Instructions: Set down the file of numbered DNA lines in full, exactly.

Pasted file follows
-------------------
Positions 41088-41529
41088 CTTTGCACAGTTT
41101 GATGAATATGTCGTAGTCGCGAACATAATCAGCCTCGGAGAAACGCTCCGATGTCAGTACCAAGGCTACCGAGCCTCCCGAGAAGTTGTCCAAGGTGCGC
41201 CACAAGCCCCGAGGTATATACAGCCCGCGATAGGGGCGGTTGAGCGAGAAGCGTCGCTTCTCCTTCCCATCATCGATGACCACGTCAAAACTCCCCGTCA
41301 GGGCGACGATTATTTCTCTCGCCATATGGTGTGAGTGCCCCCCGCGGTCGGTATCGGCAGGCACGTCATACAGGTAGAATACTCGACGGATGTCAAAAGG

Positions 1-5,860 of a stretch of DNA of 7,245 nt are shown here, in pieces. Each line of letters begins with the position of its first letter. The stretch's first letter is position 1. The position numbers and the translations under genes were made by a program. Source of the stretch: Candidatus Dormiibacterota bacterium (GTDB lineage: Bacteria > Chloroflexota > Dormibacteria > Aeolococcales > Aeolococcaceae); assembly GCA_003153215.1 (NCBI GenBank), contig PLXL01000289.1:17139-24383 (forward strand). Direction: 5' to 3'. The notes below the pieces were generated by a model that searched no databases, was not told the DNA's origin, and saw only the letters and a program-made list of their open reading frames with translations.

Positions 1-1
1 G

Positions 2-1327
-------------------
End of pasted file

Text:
Positions 41088-41529
41088 CTTTGCACAGTTT
41101 GATGAATATGTCGTAGTCGCGAACATAATCAGCCTCGGAGAAACGCTCCGATGTCAGTACCAAGGCTACCGAGCCTCCCGAGAAGTTGTCCAAGGTGCGC
41201 CACAAGCCCCGAGGTATATACAGCCCGCGATAGGGGCGGTTGAGCGAGAAGCGTCGCTTCTCCTTCCCATCATCGATGACCACGTCAAAACTCCCCGTCA
41301 GGGCGACGATTATTTCTCTCGCCATATGGTGTGAGTGCCCCCCGCGGTCGGTATCGGCAGGCACGTCATACAGGTAGAATACTCGACGGATGTCAAAAGG

Positions 1-5,860 of a stretch of DNA of 7,245 nt are shown here, in pieces. Each line of letters begins with the position of its first letter. The stretch's first letter is position 1. The position numbers and the translations under genes were made by a program. Source of the stretch: Candidatus Dormiibacterota bacterium (GTDB lineage: Bacteria > Chloroflexota > Dormibacteria > Aeolococcales > Aeolococcaceae); assembly GCA_003153215.1 (NCBI GenBank), contig PLXL01000289.1:17139-24383 (forward strand). Direction: 5' to 3'. The notes below the pieces were generated by a model that searched no databases, was not told the DNA's origin, and saw only the letters and a program-made list of their open reading frames with translations.

Positions 1-1
1 G

Positions 2-1327